appears to be quite broad. Therefore, care will need to be taken
to determine what reference group should be used as a com-
parison to evaluate deviance and, by extension, abnormality
indicative of a mental disorder among hypersexual subjects.
Some dialogue is also needed to help clarify how “severity”
should be defined.
Collectively, the scientific evidence for HD to be consi-
dered a mental illness is incomplete at the present time based
on the current psychiatric definitions for a mental disorder.
Primarily, objective data identifying internal biological dys-
function (e.g., genetic abnormality, deficits in brain function,
etc.) are lacking. This, of course, assumes that natural func-
tions are objectively discoverable, and therefore, dysfunctions
are subsequently measurable.
Neuroimaging and Hypersexual Behavior
While there are some neuroimaging studies [31•,32,33]
beginning toemerge investigating brain function and response
to sexual stimuli among hypersexual subjects, these pilot
studies are in their infancy use correlational cross-sectional
designs, and fall short of controlling for a host of potential
confounds that might offer alternative explanations for the
findings. Moreover, visual sexual stimuli used in neuroimag-
ing studies are emotionally salient and increase blood flow to
multiple brain regions also implicated in reward processing,
motivation, vigilance, and attention [34••]. Subsequently, al-
ternative hypothesis neglected in these studies might offer
more parsimonious explanations for the findings. Despite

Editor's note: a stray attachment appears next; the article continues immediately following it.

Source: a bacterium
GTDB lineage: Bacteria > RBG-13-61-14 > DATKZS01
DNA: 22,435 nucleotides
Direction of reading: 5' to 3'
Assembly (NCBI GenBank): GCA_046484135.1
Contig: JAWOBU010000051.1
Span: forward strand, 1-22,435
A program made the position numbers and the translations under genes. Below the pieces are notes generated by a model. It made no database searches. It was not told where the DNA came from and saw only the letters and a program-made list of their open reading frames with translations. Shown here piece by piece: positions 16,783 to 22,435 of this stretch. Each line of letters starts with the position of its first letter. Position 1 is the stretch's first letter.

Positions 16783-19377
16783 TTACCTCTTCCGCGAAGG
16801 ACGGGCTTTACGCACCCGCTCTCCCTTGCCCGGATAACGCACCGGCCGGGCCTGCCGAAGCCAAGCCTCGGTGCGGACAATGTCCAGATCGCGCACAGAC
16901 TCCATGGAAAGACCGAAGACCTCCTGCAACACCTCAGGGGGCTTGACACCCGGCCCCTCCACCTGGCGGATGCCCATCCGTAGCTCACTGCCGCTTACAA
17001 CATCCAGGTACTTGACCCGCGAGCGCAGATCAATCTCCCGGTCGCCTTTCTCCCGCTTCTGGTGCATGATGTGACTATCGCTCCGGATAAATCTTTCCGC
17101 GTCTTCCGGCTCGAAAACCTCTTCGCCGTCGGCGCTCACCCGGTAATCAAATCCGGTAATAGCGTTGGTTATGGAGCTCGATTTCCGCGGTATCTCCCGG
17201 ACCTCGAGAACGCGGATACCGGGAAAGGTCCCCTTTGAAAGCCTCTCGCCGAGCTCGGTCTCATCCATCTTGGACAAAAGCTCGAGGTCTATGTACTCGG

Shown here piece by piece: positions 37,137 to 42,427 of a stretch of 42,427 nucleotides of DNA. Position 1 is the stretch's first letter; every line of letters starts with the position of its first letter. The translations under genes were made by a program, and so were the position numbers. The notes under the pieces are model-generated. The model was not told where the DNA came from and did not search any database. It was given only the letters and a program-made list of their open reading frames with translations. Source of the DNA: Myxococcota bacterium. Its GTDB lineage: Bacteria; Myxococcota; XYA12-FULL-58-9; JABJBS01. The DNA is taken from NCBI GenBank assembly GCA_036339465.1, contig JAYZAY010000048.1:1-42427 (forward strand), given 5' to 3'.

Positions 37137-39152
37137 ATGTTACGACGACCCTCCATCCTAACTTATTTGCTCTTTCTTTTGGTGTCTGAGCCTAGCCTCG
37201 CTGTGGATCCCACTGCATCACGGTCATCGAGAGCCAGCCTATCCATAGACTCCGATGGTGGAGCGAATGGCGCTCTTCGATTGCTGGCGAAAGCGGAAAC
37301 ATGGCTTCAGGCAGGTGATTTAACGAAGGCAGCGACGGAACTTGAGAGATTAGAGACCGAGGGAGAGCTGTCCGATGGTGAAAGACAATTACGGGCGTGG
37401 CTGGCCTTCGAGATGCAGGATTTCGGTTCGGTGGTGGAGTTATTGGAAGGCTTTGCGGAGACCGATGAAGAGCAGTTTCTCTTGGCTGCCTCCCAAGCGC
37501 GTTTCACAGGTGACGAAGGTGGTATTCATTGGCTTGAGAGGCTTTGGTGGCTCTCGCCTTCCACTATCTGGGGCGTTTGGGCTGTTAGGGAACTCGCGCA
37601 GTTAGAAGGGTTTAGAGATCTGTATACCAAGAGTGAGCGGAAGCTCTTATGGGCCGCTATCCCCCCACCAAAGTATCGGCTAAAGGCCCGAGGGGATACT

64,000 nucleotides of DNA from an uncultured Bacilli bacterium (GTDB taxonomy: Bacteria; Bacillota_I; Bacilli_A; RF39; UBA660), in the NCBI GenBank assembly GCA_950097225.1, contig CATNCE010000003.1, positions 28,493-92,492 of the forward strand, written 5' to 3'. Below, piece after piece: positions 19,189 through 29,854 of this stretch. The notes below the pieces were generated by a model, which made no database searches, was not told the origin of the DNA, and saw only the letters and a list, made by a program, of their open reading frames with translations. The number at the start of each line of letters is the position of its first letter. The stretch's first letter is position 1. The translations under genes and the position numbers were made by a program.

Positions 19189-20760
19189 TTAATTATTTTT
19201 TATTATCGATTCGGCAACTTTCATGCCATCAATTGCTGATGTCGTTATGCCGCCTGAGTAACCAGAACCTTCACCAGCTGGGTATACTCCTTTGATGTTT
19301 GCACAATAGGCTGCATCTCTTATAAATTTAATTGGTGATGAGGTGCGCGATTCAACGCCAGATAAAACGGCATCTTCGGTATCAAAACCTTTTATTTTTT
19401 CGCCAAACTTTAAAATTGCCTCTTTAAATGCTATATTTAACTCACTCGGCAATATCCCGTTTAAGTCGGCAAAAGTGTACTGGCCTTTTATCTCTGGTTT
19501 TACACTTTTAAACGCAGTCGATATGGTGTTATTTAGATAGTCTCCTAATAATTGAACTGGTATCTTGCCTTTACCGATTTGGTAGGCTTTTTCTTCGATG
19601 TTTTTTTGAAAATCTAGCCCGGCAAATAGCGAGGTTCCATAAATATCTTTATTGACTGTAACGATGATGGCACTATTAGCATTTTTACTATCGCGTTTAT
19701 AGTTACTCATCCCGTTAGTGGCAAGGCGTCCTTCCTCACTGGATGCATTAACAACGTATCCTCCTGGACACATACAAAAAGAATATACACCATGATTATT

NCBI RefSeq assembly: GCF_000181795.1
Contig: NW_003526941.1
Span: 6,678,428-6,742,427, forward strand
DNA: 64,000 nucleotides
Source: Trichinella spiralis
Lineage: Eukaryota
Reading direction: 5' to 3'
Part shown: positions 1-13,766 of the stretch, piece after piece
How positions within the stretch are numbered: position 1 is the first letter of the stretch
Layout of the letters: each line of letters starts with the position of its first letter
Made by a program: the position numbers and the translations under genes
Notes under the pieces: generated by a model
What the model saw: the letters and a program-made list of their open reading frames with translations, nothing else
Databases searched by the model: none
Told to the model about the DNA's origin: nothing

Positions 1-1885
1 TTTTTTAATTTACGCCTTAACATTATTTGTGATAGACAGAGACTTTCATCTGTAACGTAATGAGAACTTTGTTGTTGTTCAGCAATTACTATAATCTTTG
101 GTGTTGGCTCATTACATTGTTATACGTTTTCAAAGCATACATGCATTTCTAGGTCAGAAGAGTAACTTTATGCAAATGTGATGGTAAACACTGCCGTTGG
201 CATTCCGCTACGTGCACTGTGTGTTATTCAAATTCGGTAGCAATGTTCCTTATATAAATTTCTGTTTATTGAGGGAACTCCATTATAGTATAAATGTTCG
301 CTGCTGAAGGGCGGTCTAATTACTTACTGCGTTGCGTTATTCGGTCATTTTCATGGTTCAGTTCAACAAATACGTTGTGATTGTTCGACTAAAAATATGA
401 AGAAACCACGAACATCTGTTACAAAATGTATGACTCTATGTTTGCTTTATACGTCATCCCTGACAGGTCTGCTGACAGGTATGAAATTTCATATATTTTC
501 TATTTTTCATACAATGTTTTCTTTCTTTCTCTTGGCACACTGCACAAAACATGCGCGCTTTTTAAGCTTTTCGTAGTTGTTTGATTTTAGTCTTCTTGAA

these shortcomings, neuroimaging can play an important role
in helping illuminate possible underlying neurobiological
mechanisms that might be implicated in hypersexuality and
have the potential to provide evidence of dysfunction.
The issues that led to the exclusion of HD from the DSM-5 are
complex. This article has attempted to identify some of the
more prominent issues raised in response to the HD proposal.
As outlined above, many of these issues extend beyond the
scope of the HD proposal and constitute more general chal-
lenges to the broader field of psychiatric diagnosis and partic-
ularly focus on how mental illness is conceptualized. Whether
or not the HD proposal will end up in subsequent updates to
the DSM has yet to be determined.
The DSM-5 field trial conducted through UCLA found
evidence in support of the validity and reliability of the HD
criteria [35••]. Yet, this article highlights the need for more
research if HD is to be classified as a mental disorder. Scien-
tists should also explore alternative non-pathological models
to help clarify the phenomenon of hypersexuality. For exam-
ple, models examining reward processing and reward sensi-
tivity might offer new insights and directions for the field.